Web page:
The Trinayan Collective

April 30, 2004

The Trinayan Collective
Merce Cunningham Studio

New York, New York

April 30–May 2, 2004

Reviewed by Eva Yaa Asantewaa


To witness the heartfelt performances of The Trinayan Collective—a New York-based Odissi ensemble—is to understand the meaning of bhakti (devotion) and of the spiritual greeting namaste (I bow to the god within you). In India, every step, glance, or ripple of sinuous hands, every intoned mantra, every sound struck or plucked on ancient instruments exalts the divine. Trinayan’s artists, by calling themselves a union of equals dedicated to a common cause, pay tribute to one another’s inherent divinity.

In the troupe’s most recent dance suite, “Neel: The Eternal Blue,” the color refers to the skin tones of numerous Hindu deities, including blue-black Kali and blue-throated Shiva. Blue is also associated with the throat chakra (a portal and vortex within the body’s subtle energy fields) and governs expression. One can view “Neel” as a flowering of the eternal divine unity into numerous complementary forms—song, poetry, music, video, dance, and mimetic, storytelling movements.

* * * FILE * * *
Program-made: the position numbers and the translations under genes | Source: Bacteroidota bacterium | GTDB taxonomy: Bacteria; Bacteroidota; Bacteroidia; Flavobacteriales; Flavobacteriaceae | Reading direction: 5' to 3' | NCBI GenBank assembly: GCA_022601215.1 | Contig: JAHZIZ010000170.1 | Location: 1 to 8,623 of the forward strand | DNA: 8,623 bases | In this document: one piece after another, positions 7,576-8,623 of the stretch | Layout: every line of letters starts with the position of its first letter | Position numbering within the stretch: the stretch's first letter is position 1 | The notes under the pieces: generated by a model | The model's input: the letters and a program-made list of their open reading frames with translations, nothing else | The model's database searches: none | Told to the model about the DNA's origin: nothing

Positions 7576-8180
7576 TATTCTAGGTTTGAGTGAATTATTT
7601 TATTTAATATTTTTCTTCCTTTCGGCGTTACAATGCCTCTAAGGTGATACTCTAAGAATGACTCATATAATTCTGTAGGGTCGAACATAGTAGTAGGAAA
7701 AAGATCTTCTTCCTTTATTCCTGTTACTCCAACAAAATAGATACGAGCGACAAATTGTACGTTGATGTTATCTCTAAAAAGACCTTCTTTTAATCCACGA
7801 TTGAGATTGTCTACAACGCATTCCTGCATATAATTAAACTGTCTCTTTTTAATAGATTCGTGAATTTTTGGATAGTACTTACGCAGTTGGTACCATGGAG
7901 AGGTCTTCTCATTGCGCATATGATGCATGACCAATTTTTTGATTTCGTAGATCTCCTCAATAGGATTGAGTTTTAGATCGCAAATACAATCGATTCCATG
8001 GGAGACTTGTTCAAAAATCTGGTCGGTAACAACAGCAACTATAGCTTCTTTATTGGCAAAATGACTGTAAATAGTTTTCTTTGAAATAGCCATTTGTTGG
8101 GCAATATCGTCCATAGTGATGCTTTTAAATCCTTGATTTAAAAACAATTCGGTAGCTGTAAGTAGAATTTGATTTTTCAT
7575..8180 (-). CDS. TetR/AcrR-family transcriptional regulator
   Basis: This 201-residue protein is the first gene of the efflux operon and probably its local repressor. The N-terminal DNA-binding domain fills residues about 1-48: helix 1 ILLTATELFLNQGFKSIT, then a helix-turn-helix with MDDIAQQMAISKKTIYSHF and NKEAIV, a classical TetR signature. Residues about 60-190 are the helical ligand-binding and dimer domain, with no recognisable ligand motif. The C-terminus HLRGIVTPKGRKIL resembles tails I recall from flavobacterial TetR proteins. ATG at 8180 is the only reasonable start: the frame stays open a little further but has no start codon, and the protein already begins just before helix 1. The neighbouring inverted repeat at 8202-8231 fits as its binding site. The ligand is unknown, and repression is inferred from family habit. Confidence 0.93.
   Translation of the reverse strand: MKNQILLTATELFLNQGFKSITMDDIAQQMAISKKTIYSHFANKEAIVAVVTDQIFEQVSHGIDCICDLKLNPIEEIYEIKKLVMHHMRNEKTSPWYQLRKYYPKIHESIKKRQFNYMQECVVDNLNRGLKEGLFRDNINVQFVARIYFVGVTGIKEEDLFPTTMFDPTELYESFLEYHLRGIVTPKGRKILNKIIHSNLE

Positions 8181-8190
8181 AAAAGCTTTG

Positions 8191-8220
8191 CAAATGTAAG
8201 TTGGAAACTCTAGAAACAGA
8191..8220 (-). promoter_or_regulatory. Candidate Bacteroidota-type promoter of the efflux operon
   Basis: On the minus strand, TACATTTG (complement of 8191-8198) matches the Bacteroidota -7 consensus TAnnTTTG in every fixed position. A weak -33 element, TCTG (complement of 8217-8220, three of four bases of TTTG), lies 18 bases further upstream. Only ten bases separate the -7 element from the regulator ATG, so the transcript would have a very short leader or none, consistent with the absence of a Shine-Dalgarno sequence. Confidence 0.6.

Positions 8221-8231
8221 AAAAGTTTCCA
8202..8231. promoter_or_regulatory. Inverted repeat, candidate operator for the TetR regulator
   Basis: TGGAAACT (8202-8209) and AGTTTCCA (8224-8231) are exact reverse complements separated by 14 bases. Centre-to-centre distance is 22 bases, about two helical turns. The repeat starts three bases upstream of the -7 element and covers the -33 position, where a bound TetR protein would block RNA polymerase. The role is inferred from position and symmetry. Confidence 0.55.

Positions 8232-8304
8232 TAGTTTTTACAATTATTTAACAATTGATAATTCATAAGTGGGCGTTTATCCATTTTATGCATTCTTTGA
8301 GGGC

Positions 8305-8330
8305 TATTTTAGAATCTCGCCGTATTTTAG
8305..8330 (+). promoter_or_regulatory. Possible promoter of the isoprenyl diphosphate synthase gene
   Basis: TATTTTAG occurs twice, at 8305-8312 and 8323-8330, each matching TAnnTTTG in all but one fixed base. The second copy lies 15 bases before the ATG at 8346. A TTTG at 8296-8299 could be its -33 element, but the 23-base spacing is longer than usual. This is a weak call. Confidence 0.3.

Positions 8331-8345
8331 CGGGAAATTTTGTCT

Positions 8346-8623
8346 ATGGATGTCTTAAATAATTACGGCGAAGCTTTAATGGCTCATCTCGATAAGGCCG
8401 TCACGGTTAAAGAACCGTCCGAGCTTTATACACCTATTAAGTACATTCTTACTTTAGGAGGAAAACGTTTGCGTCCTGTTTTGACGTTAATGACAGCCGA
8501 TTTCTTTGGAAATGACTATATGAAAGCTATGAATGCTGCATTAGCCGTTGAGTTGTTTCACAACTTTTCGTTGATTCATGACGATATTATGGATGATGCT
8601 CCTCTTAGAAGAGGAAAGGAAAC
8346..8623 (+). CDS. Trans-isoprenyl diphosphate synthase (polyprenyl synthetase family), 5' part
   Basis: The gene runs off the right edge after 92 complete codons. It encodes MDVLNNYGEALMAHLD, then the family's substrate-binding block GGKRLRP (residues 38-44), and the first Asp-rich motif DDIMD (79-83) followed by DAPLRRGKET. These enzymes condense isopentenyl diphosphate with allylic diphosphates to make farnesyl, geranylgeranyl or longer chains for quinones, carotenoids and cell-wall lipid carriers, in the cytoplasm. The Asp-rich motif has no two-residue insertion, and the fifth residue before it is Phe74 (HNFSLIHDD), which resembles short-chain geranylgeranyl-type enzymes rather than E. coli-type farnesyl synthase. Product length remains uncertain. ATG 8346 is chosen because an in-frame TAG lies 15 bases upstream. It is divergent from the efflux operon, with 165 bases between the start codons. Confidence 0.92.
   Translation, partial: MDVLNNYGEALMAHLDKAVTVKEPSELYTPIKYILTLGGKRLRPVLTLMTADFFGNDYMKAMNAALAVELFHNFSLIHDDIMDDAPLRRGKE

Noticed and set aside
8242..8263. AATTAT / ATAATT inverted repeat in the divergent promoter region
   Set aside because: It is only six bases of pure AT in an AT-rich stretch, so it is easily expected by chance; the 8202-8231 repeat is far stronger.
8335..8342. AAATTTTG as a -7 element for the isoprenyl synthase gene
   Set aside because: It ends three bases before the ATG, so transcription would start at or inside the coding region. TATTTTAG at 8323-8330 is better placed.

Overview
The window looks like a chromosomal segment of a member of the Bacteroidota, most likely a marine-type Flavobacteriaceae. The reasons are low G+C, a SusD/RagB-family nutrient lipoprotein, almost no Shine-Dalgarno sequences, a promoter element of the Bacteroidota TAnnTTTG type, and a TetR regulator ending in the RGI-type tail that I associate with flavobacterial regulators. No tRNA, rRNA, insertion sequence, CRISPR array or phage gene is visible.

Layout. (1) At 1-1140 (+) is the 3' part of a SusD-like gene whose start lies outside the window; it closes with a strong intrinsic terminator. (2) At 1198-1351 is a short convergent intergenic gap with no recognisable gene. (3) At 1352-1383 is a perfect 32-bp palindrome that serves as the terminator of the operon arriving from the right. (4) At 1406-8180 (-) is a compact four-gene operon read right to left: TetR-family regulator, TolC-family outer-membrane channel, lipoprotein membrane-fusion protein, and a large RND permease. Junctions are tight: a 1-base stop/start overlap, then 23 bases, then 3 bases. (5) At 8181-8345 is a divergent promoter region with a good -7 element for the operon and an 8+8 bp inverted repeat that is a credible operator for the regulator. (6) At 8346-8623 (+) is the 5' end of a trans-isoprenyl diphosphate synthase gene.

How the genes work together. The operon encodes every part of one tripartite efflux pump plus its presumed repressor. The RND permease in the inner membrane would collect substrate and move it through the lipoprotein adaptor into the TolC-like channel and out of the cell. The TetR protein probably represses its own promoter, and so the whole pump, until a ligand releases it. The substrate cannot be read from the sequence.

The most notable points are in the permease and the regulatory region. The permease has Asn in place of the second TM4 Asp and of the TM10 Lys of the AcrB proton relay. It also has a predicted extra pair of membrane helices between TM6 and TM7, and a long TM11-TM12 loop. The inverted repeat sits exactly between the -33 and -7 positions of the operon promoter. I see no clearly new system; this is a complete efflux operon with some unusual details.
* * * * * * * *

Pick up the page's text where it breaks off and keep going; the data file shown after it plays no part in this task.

Odissi is best known for its curvy, sculpted shapes—bent knee pointing one way, opposite hip jutting in counterbalance, head tilted, arms curled in front and overhead—reminiscent of figures carved in temple architecture. Nandini Sikand revealed the dark aspect of the goddess Saraswati in Matangi, a short, sweet solo created by the renowned Guru Shri Durga Charan Ranbir. Sikand’s slender arms and nimble fingers moved in precise patterns and mudras (sacred gestures), most vividly depicting Matangi strumming a veena (lute), symbol of Saraswati’s stewardship of music and all arts.

Alicia Pascal and Taiis Pascal, breathtaking models of serenity and discipline, ennobled every piece they danced, particularly the rather modernistic duet Ashta Shambhu. The two women, whose costumes blended traditional puffy pantaloons with sleek black leotards, retold stories of Shiva in a modern-dance staging by Taiis.

And in Suryastakam, Bani Ray, one of Trinayan’s teachers, virtually gave a master class in traditional facial expressions reminiscent of American silent film acting. Part of the work’s magic was Ray’s lone moving image captured in a windowpane leading out onto the Manhattan night. As this beautiful reflection performed yoga’s sun salutation, the Empire State Building floated above her, fog-shrouded but glowing in orange light.

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